At the service, Mr President said the need to make wide consultations and avoid making errors made him declare state of emergency in 15 troubled council areas in the north late.

Hear him, "When I'm challenged I think more, I don't rush to take decisions, I listen more to people. That is why at times it looks as if I'm slow.”

  Recall that the President had last weekend relied on section 305 (1) of the 1999 constitution of the federal republic of Nigeria (as amended) to declare a state of emergency in Maiduguri Metropolitan, Gamboru, Ngala, Banki Bama, Biu, Jere (Borno); Damaturu, Geidam, Potiskum, Buniyadi-Guiba and Gasua-Bade (Yobe);Jos North, Jos South, Barkin-Ladi and Riyom (Plateau) and Suleja (Niger). This he said was meant to forestall cases of Boko Haram attacks and restore peace in the troubled spots.

The state of emergency was not however enough to stop some cases of bomb explosions and gun attacks in Maiduguri during the week. But Nigerians are ready to give the Federal Government the benefit of doubt on this one.

Same day, the President in a New Year Message reiterated his determination to crush terrorism in the country while disclosing government’s plan to engage the support of the international community in countering the rising influence of the Boko Haram sect in some parts of the country.      

   The President however did not elaborate on the modalities for such collaboration. So, Nigerians were not really given the opportunity to determine the implication for the country’s security and national interest. Still on this, the President was given the benefit of the doubt as the criticisms for the message have been scanty, if any.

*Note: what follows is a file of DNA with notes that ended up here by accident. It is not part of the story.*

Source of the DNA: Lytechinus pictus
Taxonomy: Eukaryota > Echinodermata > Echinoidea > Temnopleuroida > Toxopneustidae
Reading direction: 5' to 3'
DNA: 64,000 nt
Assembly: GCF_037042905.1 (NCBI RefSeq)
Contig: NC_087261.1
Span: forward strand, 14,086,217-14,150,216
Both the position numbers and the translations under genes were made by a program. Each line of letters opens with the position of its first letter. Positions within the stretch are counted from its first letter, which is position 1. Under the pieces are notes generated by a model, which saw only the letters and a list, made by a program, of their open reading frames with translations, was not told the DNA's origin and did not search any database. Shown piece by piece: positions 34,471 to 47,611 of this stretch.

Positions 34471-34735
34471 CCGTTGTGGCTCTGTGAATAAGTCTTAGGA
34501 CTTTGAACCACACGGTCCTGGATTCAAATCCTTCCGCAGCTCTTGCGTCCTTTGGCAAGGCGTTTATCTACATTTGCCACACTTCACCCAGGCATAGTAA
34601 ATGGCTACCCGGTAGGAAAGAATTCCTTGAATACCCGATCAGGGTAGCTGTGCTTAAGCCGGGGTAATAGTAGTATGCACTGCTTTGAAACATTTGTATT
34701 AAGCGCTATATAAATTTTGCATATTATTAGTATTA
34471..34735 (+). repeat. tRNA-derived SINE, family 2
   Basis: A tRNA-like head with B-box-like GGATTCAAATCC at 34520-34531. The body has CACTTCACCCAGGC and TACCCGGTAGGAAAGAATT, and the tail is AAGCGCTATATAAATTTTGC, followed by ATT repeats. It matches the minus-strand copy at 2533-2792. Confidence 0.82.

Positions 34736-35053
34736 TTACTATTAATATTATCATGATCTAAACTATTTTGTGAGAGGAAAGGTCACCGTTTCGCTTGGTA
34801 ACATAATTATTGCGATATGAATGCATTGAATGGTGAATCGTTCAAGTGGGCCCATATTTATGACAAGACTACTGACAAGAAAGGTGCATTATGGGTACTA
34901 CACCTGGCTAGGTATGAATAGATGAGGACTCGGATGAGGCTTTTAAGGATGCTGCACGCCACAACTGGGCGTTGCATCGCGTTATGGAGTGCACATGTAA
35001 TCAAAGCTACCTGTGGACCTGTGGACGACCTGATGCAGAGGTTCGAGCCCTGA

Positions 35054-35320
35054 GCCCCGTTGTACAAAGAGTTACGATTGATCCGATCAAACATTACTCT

But one issue that Nigerians of all ages, tribes, sections, and status have been unanimous in its outright condemnation was the removal of fuel of subsidy which was announced as a New Year gift by the Petroleum Product Pricing Regulatory Agency (PPPRA). The policy ensured a litre of fuel was being sold for between N138 to N200 depending on location.

The more government try to justify the increase, the more Nigerians got angry and the more protesters trooped out to the streets to tell government that, this time it had over reached itself.

Presidential spokesman, Dr Reuben Abati granted an interview to State House correspondents and insisted that the policy was the best for the economy irrespective of what Nigerians think.

Listen to Abati in 2012: “One thing you will know is that leadership is not about populism, sometimes leaders have to take some very tough decisions in the interest of the people because people are used to a certain kind of reality, it is natural for one to resist it  but we believe  that once it is clear that this is done in the best interest of the  people even those that are opposing it now either for mischief or partisanship will see the wisdom in the action.”